“Our world was changing dramatically due to advanced technology, so we needed to restructure the educational system we were offering our kids.”
Across the district’s schools, more than 70 different focus programs have been rolled out, all emphasizing innovation and design thinking and preparing students for a rapidly advancing world.
Some schools have become science, technology, engineering and mathematics hubs, with particular emphasis on choices such as computer information systems, cybersecurity, biochemistry and business across four Pathways in Technology Early College High School programs.
“These two-year programs provide students with the opportunity to earn their associate degree alongside their high school diploma at no cost to the student,” he explains.
Internships with business partners, including IBM, CGI, ANM, Agilent Technologies, AGC Biologics, KBI Biopharma and Corden Pharma, are part of the hands-on opportunities these pathways open up to students.
Beside traditional academic programs and its internship opportunities, Haddad explains that apprenticeships are also coming to the fore.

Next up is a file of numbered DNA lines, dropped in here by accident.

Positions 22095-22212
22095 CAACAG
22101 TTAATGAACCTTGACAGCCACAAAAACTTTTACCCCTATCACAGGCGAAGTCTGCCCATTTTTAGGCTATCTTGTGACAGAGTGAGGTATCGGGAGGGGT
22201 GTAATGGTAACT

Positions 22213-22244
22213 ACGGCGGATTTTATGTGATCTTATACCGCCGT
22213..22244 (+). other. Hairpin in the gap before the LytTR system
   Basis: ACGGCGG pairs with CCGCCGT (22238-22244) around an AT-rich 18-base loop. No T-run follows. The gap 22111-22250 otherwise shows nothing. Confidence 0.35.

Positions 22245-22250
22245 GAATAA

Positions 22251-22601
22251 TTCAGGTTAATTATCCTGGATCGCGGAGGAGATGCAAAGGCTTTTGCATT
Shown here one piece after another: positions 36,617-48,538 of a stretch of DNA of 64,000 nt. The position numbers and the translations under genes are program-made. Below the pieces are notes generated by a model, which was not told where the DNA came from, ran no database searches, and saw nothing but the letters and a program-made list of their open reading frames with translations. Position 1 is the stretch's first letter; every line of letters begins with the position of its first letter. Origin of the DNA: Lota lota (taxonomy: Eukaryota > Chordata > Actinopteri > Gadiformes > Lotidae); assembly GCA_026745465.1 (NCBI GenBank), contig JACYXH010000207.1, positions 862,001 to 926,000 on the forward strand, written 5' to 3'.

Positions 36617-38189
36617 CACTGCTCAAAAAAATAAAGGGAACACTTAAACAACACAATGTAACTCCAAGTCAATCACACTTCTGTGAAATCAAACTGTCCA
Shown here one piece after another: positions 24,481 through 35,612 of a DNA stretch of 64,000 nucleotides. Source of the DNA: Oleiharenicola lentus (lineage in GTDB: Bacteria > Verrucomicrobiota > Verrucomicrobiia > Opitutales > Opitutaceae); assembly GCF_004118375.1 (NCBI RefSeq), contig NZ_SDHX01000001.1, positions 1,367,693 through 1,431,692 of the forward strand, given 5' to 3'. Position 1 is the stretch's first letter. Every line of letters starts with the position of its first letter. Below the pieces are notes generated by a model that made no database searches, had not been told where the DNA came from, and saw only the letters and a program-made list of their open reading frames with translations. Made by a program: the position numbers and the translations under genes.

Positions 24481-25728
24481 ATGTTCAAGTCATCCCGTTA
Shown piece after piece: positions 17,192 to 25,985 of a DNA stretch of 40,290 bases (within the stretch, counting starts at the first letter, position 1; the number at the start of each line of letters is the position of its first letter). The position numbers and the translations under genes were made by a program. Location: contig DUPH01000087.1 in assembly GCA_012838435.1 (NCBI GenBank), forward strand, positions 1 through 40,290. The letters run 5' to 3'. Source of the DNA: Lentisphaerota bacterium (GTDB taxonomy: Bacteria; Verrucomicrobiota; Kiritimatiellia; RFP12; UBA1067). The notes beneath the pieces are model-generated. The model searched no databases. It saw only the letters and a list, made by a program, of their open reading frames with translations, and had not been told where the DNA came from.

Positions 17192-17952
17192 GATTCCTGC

“We’re building out a Northern Colorado apprenticeship hub that will provide opportunities for students to further their academic and workforce experiences,” he says.
The aim is that these students will enter jobs in fields such as the advanced manufacturing space with good salaries right out of high school.
“That’s part of the evolution of a 21st and 22nd-century school district.”
The Competitive Edge
Today, St. Vrain is a model system held up as an example across the United States and beyond. “We’ve been identified as one of the top school districts in the state and in the country,” he explains.
Haddad and his colleagues are frequently asked to speak at conferences across the United States, and the district has even been the subject of a LEGO Foundation documentary.
This evolution has been made possible because, under Haddad, St. Vrain was able to pass its first-ever mill levy override, which is a voter-approved measure to unlock funding for local schools.
Haddad explains that the key to achieving such an important result was in demonstrating how the school district is a value-add to the community instead of the community being asked to add value to the schools.